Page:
End June Dairy Month with a SQUEAK!
The Secret Behind Squeaky Cheese
sharing a post from our sister site “Our Earth, Our Products, Our Passion“.
Cheese curds, often called “squeaky cheese,” are a popular snack, not only for the taste, but also for the small mouse like squeak sounds when you take a bite. So what makes squeaky cheese squeak? To find out we asked two local cheese experts, Dave Larsen with Gossner Foods in Logan, UT and Pat Ford with Beehive Cheese Co. in Ogden, UT. They gladly shared the secret.
The squeak in squeaky cheese is produced by it’s cheddaring process and freshness. These tasty little curds are not a byproduct, but rather the first product of cheese making. The traditional cheddaring process starts with letting the milk ripen, which allows bacteria to convert lactose, the natural sugar found in milk, into lactic acid. This lowers the pH and causes the milk to curdle. The addition of rennet, an enzyme used in cheese making, also aids in this curdling process. As the milk curdles, it sets. After setting, the mixture is cooked and the liquid whey is drained. You are now left with curds which are cut into strips and turned over and over to remove the moisture. This process is called “cheddaring the cheese.” Lastly salt is added to keep the pH from dropping further and improve the flavor. The result: yummy cheese curds. When the curds are less than 36 hours old the protein in the cheese is not yet broken down by the bacteria in the added cultures. This gives the cheese a more rubbery texture and causes that fun squeak.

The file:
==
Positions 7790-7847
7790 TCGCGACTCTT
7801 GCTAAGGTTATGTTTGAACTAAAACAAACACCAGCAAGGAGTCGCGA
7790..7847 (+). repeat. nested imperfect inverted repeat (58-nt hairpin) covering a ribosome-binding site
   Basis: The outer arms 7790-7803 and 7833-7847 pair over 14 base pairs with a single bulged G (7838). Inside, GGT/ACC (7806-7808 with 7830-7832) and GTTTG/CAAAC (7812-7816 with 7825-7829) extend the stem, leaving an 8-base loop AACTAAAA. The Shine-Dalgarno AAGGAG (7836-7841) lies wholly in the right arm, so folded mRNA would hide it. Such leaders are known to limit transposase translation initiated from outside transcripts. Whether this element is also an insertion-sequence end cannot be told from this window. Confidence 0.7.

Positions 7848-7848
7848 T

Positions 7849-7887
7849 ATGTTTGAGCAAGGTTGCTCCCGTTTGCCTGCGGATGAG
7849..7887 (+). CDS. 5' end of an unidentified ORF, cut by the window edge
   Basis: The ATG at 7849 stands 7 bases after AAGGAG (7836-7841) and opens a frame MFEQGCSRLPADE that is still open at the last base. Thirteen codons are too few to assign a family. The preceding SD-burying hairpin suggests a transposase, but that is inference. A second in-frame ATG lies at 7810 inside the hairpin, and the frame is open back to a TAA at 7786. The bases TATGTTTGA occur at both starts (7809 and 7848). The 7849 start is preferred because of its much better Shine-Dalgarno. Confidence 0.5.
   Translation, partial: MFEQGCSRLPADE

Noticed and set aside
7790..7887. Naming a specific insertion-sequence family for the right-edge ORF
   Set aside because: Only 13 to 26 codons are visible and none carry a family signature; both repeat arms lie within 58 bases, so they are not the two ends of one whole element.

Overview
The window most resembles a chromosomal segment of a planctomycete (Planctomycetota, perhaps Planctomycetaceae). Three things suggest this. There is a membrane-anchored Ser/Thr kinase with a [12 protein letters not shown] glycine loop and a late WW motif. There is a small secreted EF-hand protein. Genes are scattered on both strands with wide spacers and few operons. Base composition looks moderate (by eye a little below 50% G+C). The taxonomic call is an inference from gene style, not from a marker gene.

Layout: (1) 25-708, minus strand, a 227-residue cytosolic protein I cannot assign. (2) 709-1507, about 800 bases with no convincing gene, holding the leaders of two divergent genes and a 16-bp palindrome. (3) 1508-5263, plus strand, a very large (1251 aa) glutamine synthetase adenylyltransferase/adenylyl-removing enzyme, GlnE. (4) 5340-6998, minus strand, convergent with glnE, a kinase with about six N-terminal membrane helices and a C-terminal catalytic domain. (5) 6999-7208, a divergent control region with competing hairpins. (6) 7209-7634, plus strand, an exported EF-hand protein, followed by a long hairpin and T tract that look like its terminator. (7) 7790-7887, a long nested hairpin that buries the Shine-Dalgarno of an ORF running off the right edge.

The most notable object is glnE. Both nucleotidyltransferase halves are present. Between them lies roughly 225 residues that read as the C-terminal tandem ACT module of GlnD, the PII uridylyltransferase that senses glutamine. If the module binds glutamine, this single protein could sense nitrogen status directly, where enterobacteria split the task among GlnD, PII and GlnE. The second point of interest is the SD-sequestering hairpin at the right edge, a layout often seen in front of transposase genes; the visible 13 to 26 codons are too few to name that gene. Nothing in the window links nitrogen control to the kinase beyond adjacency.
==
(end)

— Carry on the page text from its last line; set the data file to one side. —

Curd can be eaten as is or pressed into a mold and allowed to age. As the curds age they loose their squeak and turn into the blocks of cheese typically purchased at the store.
Other fun facts:
- The orange color (see photo of Gossner cheese curd above) is due to a vegetable based food dye, they would otherwise be white.
- Cheese curds taste so yummy in part because of the extra salt on the outside.
- Because they don’t have to age, cheese curds allow quick revenue for cheese makers to purchase new milk, while their other cheeses age.
Tips from Dave and Pat:
- Cheese curds are great fried, melted over fries, or are great fresh for snacking, or picnics.
- To bring some of the squeakiness back, pop a couple curds in a microwave for just a few seconds.
We hope Dairy Month has been good to you. Take it out with a SQUEAK!